WASHINGTON (Reuters) - The United States must make tough decisions soon about the wars in Iraq and Afghanistan, President Barack Obama said on Wednesday after receiving his first briefing from the heads of the U.S. armed forces.
Obama, who is weighing accelerating the withdrawal of troops from Iraq and boosting U.S. forces in Afghanistan, was speaking after a nearly two-hour meeting with Defence Secretary Robert Gates and the Joint Chiefs of Staff at the Pentagon.
“We are going to have some difficult decisions that we are going to have to make, surrounding Iraq and Afghanistan most immediately,” the president said.
Obama will make a statement “relatively shortly” on the speed of troop withdrawals from Iraq and on overhauling the U.S. strategy in Afghanistan, White House spokesman Robert Gibbs told a news conference earlier.
The Pentagon meeting included little discussion of troop levels or movements of U.S. forces in either Afghanistan or Iraq, said a U.S. defence official, who asked not to be named.
“It was a very elevated conversation about the situation worldwide, and the threats that we face and the risks that exist around the globe,” Pentagon spokesman Geoff Morrell told reporters. “The chiefs got a chance to offer their perspective on all this, the president was completely engaged and asked a lot of good questions of them.”
Obama’s visit to the Pentagon was low-key, compared to his trip to the State Department last week, possibly signalling his intention to stress diplomacy over military power in world affairs.
He appeared to take a swipe at his predecessor, former President George W. Bush, saying that for too long the United States had relied too heavily on its military to achieve its strategic objectives and too little on diplomacy.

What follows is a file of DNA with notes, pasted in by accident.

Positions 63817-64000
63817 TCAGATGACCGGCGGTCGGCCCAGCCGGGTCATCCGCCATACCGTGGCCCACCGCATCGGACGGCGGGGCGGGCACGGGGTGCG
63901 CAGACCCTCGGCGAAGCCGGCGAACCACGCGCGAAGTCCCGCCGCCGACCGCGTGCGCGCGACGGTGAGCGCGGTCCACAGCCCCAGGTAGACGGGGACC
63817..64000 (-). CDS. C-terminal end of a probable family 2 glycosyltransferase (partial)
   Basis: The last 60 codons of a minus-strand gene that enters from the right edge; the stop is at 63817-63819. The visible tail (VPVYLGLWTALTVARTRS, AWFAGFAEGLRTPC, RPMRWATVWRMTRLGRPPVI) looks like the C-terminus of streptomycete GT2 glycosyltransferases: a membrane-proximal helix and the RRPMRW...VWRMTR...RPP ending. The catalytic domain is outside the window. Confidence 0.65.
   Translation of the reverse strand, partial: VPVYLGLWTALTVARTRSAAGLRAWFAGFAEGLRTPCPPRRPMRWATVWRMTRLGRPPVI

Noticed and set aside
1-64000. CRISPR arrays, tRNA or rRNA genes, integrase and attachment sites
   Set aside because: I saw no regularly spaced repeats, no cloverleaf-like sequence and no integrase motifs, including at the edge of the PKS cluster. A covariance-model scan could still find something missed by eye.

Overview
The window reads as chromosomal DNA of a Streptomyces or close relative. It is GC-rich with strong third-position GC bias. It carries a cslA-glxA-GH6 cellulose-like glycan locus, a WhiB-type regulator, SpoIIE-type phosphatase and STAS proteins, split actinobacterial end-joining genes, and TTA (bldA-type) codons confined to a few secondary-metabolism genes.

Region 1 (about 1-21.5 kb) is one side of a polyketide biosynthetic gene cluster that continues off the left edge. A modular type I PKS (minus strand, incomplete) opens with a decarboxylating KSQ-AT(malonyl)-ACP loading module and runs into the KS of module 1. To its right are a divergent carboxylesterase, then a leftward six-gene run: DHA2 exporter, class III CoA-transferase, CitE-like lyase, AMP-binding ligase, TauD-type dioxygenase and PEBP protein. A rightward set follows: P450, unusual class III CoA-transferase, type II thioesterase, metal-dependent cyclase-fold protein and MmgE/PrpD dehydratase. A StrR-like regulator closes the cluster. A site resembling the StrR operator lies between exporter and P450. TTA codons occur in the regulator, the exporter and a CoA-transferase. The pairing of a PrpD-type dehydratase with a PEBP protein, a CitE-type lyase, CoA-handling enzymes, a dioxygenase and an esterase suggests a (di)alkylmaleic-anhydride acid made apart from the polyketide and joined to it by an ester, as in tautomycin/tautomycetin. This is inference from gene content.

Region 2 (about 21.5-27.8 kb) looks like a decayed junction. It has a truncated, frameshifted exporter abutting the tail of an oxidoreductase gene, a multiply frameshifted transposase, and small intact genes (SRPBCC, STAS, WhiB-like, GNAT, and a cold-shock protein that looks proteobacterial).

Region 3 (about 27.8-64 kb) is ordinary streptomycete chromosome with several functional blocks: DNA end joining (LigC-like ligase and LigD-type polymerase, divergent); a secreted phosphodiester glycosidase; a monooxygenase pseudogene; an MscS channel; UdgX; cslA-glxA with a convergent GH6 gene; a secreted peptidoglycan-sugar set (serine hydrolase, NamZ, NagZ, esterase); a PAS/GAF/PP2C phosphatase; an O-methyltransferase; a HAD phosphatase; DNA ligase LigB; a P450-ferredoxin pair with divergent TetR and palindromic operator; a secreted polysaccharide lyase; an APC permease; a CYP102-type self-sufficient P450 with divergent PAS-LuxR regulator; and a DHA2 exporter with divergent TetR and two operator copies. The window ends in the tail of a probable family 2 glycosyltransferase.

“We have for a long time put enormous pressure on our military to carry out a whole set of missions, sometimes not with the sort of strategic support and the use of all aspects of American power to make sure that they are not carrying the full load,” he said.
Obama has said he wants a responsible and phased withdrawal of U.S. troops from Iraq, where violence has dipped markedly in the past year. On the presidential campaign trail, he said a complete withdrawal could be achieved within 16 months.
Obama has also ordered a comprehensive review of U.S. strategy in Afghanistan, and a White House official said on Wednesday it would have a “significant non-military component,” a likely reference to development aid.
The situation has deteriorated sharply in Afghanistan in recent months amid rising violence and a resurgent Taliban insurgency that has largely cost Afghan President Hamid Karzai’s government control of the provinces.
Gates on Tuesday described Afghanistan as America’s greatest military challenge.
The Obama administration is considering almost doubling the U.S. force in Afghanistan from 36,000 to more than 60,000 within 18 months. Vice President Joe Biden warned Americans over the weekend to brace for a rise in U.S. troop casualties.
The Pentagon’s ability to boost its forces in Afghanistan depends partly on how quickly it can withdraw them from Iraq, where 140,000 troops are deployed.
It will be closely monitoring the performance of Iraqi forces during provincial elections this weekend. If they perform well that could allow U.S. forces to speed up their withdrawal.
Obama’s visit to the Pentagon was part of a whirlwind start to his presidency that has seen him plunge into Middle East diplomacy, tackle the economic crisis that has cost millions of Americans their jobs, and reverse some of the more controversial policies of the Bush administration.
Topping his domestic agenda has been his effort to win Congressional approval for his $825 billion (581 billion pound) economic recovery package, which was passed by the House of Representatives on Wednesday.
While most Americans are more concerned about losing their jobs and paying their mortgages than the wars in Afghanistan and Iraq, Obama has made clear the United States cannot afford to allow Afghanistan to become a sanctuary again for al Qaeda to launch new attacks on U.S. soil.
Additional reporting by David Morgan, Andrew Gray and Matt Spetalnick
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